Tahoe’s Dumpster Puppies adopted to local homes

Foster parent Cathy Spector holds Diva, one of the six surviving Dumpster Puppies for which she and her husband, Larry, cared.

Foster parent Cathy Spector holds Diva, one of the six surviving Dumpster Puppies for which she and her husband, Larry, cared.

INCLINE VILLAGE, Nev. — The barely born puppies abandoned 10 weeks ago in a trash bin have found permanent homes throughout the Reno-North Tahoe region.

“It’s an amazing level of satisfaction to see them go from extremely sick, tiny creatures to healthy, happy animals that the whole community is interested in providing a forever home,” said Becky Goodman, executive director of Pet Network Humane Society in Incline Village.

Pet Network received between 60 to 75 adoption applications from across the United States for Reggie, Dobbs, Diva, Maisie, Otter and Bandit, Goodman said, with the goal of placing them in local, loving homes.

“Given the amount of effort that the staff has put in and our fosters have put in, what we’re hoping is to keep them local enough that we can continue to see them on a regular basis,” Goodman said at a Sunday community reception at Pet Network.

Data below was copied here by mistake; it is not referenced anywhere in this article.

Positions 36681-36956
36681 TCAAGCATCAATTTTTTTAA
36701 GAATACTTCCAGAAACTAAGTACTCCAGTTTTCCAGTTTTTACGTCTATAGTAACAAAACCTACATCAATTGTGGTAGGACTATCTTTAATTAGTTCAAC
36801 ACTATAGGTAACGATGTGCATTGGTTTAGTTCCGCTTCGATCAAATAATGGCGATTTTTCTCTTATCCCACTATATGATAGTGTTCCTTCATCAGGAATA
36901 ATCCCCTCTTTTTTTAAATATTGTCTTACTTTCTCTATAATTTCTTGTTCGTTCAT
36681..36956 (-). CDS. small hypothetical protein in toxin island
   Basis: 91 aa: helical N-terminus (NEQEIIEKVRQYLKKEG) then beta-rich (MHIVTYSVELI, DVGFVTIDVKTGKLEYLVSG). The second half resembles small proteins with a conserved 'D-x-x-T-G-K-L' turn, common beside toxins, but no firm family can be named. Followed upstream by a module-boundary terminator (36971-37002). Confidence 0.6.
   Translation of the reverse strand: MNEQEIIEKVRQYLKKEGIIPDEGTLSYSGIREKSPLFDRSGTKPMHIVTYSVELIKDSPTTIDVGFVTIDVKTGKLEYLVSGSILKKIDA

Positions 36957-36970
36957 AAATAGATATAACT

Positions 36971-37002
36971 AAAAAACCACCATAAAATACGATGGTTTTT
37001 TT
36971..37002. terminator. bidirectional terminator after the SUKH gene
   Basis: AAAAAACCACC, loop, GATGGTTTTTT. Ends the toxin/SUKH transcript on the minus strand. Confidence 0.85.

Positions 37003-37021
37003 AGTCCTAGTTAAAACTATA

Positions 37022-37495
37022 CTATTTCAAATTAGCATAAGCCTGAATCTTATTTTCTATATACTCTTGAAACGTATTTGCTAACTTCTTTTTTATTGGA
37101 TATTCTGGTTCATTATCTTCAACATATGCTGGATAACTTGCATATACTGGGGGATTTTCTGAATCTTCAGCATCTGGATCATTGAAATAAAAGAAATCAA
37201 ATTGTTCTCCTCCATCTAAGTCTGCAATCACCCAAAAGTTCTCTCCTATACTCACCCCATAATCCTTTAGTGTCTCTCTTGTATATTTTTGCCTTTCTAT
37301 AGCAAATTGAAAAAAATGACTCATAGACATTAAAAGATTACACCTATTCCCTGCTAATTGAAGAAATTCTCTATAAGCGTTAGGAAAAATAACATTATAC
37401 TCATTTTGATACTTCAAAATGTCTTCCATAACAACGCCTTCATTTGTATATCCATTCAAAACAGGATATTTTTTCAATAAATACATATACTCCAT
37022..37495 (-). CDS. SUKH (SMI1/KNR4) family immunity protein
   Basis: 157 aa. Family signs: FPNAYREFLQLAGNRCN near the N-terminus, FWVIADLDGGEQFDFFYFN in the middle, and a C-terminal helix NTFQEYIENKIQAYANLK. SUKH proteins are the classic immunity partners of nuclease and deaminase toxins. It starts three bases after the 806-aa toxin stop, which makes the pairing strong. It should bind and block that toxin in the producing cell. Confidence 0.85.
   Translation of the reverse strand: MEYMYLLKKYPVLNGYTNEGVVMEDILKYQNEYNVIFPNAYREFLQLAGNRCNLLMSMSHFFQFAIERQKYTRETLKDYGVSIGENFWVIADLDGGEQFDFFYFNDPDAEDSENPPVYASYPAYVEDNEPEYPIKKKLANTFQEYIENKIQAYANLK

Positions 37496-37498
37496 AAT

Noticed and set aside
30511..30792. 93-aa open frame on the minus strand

The puppies became members of the community on July 23, when they were rushed to Pet Network after a unnamed Good Samaritan found the hours-old animals in a South Lake Tahoe trash bin.

Pet Network staff and volunteers along with volunteer foster parents provided around-the-clock care to the 10 puppies that came in. Only six survived.

“We set our clock every night, all night long for every two hours,” recalled Cathy Spector, a foster parent, along with her husband, Larry. “Every two hours (we) had to run downstairs, make formula, warm it up, feed them … We also had to burp them.

“I was wiped out (from) those five weeks, but it was wonderful.”

On Sunday, the six puppies were healthy and playful, running around and approaching individuals in a crowd of about 45 who came to see them.

“The dogs are just so loving,” said Incline Village resident Donovan Anthony, who was interested in adopting. “They just go up to everyone, greeting everyone.

“You can just tell from having them in foster homes that they’ve been already to this point raised really well, and they’re really well-mannered around people and around other dogs.”

With preliminarily DNA results revealing the six puppies are a doberman/border collie mix, Goodman said they will remain active and will likely grow to be mid-sized dogs, hovering around 60 pounds. Today, each are about 20 pounds.

By Friday, the puppies will be in their permanent homes in Incline Village, Tahoe Vista, Truckee and Reno, Goodman said.

“Our primary hope is that they live the happiest and longest lives possible due to how theirs started — being discarded with trash at birth,” she said.


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